As wildfires burn in California, many first responders have made it their duty to stop them. Some of the equipment used in such missions is on display in Boston.
"Protecting Our Heroes: A Celebration of Safety and Innovation," an exhibit being presented this weekend at Copley Place, shows some of the gear used by firefighters and others who respond to dire crises like the raging blazes that have claimed dozens of lives in recent days.
Bailey McDade works in Arizonia as a wildland firefighter with the U.S. Forest Service. She's spent more than 1,000 hours battling fires in Montana, Idaho and Oregon.
"I've actually stood and walked through flames waist-high," said McDade.
The material that helps make that possible is plastic. The exhibit shows how plastic is used in fire protective gear, bulletproof vests and hazmat suits.
McDade has been fighting fires for two years.
"We wear what looks like regular pants and a regular shirt, and they're super lightweight, but they're actually made of a plastic blend," she said.
The material protects her from the heat and resists flames.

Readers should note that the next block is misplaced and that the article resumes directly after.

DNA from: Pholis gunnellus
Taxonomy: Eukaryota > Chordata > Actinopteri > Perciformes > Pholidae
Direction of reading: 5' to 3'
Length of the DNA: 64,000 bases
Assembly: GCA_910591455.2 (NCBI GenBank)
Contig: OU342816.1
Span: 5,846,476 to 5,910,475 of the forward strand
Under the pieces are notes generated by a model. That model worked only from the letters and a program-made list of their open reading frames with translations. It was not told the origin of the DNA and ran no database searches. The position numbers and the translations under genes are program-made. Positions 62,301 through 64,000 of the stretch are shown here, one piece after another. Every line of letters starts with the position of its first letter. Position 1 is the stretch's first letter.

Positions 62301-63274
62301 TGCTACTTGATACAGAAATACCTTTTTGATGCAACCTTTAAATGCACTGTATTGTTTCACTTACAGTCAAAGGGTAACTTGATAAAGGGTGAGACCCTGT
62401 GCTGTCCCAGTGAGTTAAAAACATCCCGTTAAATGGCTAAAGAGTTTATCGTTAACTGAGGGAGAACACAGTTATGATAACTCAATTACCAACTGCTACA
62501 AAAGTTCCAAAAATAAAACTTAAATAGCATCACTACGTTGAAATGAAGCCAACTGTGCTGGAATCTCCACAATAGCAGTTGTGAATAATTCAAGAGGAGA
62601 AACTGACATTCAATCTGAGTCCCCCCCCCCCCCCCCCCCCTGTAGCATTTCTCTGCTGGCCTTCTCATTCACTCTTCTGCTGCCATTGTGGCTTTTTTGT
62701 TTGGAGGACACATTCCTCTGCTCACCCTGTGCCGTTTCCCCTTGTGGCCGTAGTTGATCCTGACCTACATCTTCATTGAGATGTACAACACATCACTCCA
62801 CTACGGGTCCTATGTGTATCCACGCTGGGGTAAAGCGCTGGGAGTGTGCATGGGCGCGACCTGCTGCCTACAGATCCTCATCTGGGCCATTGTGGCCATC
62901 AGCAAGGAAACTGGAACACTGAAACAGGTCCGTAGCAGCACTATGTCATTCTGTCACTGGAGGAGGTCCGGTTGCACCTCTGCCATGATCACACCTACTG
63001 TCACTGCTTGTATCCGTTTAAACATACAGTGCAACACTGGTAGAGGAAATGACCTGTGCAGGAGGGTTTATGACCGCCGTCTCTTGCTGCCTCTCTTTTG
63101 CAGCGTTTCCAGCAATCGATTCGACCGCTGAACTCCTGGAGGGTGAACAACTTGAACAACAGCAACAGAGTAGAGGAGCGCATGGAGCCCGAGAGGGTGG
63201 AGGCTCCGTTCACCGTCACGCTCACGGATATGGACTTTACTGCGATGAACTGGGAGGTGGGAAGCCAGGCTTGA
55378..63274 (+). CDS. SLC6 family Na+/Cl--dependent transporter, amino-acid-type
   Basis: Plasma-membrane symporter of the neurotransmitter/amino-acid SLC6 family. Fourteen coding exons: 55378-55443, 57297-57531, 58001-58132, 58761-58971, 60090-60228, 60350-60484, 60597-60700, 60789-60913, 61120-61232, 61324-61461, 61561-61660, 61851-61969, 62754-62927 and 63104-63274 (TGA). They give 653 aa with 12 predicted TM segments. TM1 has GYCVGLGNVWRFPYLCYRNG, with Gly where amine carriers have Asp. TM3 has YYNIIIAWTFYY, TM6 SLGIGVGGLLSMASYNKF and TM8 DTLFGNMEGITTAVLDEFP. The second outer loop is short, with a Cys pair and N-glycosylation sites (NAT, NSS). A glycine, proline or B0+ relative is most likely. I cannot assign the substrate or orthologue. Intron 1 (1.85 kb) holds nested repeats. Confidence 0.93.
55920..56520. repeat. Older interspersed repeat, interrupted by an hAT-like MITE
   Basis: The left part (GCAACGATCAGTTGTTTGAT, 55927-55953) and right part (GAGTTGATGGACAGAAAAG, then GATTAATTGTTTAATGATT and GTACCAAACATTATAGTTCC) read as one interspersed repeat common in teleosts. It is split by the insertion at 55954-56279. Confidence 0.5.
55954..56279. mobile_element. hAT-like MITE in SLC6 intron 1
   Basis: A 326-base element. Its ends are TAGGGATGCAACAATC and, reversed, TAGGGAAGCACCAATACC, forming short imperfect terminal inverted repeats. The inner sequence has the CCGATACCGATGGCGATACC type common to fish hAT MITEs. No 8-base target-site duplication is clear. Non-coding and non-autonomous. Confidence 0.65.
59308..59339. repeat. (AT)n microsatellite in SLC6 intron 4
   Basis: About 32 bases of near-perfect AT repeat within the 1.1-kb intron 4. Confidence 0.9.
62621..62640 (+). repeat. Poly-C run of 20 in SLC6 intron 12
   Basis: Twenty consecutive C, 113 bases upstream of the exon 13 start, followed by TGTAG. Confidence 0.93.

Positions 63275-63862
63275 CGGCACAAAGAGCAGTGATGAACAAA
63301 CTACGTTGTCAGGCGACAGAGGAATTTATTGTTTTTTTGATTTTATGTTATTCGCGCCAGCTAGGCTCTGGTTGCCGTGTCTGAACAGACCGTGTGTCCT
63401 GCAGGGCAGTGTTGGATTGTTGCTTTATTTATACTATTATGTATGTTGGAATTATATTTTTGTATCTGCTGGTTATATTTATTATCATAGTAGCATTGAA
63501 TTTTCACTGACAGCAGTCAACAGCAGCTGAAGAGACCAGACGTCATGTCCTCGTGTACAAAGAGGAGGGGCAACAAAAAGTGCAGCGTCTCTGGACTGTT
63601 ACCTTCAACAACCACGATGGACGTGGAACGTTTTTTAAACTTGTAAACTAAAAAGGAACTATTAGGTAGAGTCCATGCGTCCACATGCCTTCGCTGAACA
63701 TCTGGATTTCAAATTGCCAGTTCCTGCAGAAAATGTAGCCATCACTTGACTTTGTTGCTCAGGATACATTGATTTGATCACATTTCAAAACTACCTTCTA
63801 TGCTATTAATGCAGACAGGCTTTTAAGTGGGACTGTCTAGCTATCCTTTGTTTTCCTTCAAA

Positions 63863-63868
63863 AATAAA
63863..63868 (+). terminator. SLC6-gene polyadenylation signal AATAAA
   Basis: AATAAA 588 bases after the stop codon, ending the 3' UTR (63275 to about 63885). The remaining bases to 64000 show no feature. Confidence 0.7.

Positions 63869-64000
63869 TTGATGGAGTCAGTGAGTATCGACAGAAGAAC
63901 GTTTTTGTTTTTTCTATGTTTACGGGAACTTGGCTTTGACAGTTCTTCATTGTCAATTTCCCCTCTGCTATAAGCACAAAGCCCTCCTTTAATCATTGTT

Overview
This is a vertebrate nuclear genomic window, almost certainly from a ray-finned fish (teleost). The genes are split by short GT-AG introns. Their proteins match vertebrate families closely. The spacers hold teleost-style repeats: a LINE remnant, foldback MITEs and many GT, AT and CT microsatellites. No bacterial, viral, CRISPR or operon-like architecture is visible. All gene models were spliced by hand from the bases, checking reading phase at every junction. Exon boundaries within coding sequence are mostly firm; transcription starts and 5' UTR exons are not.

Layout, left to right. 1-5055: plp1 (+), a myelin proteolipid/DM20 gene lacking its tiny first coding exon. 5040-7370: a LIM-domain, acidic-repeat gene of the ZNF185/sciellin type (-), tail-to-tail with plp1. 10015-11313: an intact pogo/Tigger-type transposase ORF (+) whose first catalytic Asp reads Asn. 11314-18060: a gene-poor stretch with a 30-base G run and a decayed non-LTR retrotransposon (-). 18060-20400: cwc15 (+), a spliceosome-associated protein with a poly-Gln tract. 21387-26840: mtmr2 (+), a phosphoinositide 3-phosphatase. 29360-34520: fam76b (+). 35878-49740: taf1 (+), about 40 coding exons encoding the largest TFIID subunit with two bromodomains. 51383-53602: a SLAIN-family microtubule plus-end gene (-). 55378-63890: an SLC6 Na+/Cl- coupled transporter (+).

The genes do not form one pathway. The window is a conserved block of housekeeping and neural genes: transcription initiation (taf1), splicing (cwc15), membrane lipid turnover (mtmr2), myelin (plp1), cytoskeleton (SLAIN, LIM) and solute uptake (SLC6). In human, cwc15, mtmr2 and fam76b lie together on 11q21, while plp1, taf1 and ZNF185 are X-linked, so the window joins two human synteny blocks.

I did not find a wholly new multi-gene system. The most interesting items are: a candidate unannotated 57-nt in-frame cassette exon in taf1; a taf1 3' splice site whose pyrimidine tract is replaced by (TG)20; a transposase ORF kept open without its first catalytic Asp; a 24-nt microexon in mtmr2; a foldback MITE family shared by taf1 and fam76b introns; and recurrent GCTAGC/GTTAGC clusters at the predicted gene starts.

"Plastics deliver strength and durability and mobility," said Steve Russell, the vice president of the American Chemistry Council's Plastic Division. "All the things that a firefighter needs to do their job."
The exhibit features equipment used by America's first female bomb technician and a hazmat suit like the ones medical professionals wore to fight Ebola in Africa.
"When we make protective equipment more durable, that is the difference from being able to expose yourself to a hazard for five minutes or 15 minutes," said Charles Johnson, the president of the International Safety Equipment Association. "That extra 10 minutes can save a life."
McDade's fire season starts in April and ends in October. Although she hasn't fought the most recent fires in California, she said her colleagues are.
"They need to be well-protected with their gear and know that they have the best that's out there so they can do their job safely and efficiently," she said.
Something firefighters in California could be using to fight flames is a bladder bag.
"A bladder bag is made of tough vinyl material and it carries five gallons of water," McDade said.
It's used in areas that don't have access to a water supply.
"It changes the game when people's lives and houses are at stake," she said.
The exhibit in Copley Place runs from Saturday, Oct. 14 from 10 a.m. to 6 p.m. and again on Sunday, Oct. 15 from 12 p.m. to 6 p.m.